Construction at Penn continues this summer with the kickoff of a major project to build a new campus home for the Annenberg Public Policy Center. The new building, designed by noted Tokyo architect Fumihiko Maki, will bring much needed consolidation to the Center, which currently has offices spread between the 3rd floor of the Annenberg School, the 5th floor of 3535 Market Street and Washington, D.C. Since the construction site is on the busy 36th Street walkway between Locust Walk and Walnut Street, much of the planning has addressed ways to keep foot traffic moving with minimal inconvenience.
As Mike Swiszcz, a senior project manager in the Division of Facilities and Real Estate Services, explains, the University is taking advantage of this latest construction project to improve infrastructure for 13 nearby campus buildings, with upgrades to electrical and telecommunication systems as well as gas and cooling supply lines. All those utilities will be buried in one very large trench, which pedestrians will bypass via a wooden boardwalk running from Locust to Walnut.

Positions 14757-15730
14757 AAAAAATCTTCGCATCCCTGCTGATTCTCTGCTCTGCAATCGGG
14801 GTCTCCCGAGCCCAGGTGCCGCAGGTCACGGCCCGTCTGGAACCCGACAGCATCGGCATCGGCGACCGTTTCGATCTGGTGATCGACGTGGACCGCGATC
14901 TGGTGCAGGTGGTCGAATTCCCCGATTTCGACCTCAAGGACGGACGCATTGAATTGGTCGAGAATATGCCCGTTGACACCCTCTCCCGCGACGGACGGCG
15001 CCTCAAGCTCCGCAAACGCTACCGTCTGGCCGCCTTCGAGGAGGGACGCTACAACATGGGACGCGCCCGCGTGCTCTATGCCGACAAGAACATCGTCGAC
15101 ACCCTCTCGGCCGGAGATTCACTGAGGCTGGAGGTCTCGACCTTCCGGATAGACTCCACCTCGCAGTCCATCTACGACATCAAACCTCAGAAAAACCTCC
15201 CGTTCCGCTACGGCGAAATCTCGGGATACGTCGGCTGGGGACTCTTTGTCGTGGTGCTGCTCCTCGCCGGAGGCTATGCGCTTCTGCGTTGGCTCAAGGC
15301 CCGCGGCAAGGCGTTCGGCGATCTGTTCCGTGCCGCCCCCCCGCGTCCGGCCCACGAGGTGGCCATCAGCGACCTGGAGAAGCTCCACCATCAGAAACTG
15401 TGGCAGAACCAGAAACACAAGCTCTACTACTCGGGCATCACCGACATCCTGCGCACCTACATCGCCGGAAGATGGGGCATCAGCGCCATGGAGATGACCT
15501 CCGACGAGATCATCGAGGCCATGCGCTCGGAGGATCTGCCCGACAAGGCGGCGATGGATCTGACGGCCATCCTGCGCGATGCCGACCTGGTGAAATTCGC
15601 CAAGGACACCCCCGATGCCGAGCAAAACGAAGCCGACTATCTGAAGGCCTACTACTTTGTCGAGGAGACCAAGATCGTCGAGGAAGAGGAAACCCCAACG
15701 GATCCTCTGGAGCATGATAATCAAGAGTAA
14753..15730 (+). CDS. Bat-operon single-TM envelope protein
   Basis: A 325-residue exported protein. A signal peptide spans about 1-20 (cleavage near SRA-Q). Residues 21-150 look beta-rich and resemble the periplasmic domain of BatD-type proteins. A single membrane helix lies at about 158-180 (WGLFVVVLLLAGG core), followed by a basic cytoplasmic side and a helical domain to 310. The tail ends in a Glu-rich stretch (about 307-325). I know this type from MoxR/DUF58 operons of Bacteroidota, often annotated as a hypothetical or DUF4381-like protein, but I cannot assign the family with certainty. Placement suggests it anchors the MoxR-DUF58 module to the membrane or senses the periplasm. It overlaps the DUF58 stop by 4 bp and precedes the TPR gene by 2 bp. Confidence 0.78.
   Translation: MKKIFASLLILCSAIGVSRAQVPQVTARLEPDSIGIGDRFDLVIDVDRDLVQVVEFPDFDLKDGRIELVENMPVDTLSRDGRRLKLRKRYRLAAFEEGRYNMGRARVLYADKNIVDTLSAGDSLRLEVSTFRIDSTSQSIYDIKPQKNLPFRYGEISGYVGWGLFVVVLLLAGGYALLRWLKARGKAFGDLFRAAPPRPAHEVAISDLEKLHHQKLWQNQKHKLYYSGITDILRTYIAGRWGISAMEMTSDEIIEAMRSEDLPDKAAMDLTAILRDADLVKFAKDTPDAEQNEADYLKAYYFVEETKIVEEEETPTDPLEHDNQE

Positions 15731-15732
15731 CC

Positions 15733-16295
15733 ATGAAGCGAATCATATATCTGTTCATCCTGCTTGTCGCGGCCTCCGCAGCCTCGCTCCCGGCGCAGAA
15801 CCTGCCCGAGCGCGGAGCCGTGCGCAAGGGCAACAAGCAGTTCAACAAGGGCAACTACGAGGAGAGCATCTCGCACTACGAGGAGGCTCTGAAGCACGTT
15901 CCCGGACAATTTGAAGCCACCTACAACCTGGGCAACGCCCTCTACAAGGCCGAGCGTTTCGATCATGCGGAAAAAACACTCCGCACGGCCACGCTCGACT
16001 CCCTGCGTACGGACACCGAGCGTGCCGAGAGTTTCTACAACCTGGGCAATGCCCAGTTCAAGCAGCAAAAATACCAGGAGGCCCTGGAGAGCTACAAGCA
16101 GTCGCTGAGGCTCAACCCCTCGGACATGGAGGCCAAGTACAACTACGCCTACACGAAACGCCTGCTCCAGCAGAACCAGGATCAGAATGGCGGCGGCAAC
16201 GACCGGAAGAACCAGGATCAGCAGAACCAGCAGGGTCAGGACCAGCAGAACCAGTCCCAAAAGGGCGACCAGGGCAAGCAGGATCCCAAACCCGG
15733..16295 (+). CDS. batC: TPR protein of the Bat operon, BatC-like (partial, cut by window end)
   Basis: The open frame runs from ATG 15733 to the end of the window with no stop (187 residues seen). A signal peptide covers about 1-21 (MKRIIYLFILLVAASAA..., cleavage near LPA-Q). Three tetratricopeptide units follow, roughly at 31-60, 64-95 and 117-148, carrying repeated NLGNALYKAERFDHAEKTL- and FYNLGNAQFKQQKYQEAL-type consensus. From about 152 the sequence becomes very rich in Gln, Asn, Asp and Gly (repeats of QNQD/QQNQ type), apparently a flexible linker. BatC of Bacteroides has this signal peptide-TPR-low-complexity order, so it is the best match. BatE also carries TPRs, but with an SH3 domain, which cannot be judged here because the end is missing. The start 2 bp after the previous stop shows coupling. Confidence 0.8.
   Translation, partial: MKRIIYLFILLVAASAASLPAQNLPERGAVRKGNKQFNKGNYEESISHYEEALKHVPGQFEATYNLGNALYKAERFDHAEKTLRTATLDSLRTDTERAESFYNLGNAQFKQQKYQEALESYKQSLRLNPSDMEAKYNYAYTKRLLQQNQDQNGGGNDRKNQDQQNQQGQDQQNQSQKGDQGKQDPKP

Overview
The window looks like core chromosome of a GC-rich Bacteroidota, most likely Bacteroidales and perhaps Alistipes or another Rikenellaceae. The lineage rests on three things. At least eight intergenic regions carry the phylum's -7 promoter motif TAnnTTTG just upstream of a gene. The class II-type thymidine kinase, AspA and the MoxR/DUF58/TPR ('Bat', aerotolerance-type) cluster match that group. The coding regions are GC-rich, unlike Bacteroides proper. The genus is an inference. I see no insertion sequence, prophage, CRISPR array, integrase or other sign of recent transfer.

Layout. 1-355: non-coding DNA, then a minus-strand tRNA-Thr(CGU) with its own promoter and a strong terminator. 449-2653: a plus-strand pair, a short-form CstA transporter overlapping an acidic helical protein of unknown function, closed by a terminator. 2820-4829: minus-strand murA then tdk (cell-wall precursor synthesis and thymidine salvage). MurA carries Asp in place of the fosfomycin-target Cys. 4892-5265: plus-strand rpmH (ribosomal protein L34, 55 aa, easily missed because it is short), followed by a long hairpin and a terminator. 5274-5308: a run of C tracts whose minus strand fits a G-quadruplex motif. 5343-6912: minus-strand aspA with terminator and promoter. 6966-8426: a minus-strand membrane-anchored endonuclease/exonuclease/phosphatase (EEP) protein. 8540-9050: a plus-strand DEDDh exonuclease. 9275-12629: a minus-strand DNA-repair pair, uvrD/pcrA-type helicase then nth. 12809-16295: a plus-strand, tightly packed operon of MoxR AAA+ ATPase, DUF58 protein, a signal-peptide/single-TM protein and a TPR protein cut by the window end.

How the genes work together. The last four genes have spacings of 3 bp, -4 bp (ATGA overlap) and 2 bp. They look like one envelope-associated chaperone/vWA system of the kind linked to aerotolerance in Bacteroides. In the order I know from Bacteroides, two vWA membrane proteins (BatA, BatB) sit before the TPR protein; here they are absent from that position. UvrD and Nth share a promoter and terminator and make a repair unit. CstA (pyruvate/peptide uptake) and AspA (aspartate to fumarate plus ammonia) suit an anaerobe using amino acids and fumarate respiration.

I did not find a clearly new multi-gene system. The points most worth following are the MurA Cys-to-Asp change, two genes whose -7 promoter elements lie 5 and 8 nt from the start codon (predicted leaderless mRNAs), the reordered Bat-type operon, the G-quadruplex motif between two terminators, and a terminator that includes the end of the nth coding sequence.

To make way for the new building, demolition will begin this month on the old Hillel building between the ARCH and Charles Addams Hall. By September, says Swiszcz, Hillel will be down, and in October the Center’s foundation will be underway. Occupancy is set for late summer 2009.
With a price tag close to $41 million, the new Annenberg Public Policy Center has been made possible with funding from Lee Annenberg and the Annenberg Foundation. Center Director Kathleen Hall Jamieson says that with Maki on board as designer, “this will be a signature building on campus” that will “integrate beautifully” with adjacent structures.
The appearance of the double-skinned exterior will change throughout the day, she says, as the light shifts and as people open and close windows.
Jamieson is looking forward to Public Policy Center staff being able to go back and forth to the School more readily and for students to increasingly be part of research teams. “Right now, they don’t do it casually,” she says. “We want them to feel they can come and go as they like.” The Center will maintain its Washington, D.C. presence.
Originally published July 5, 2007.
Originally published on July 5, 2007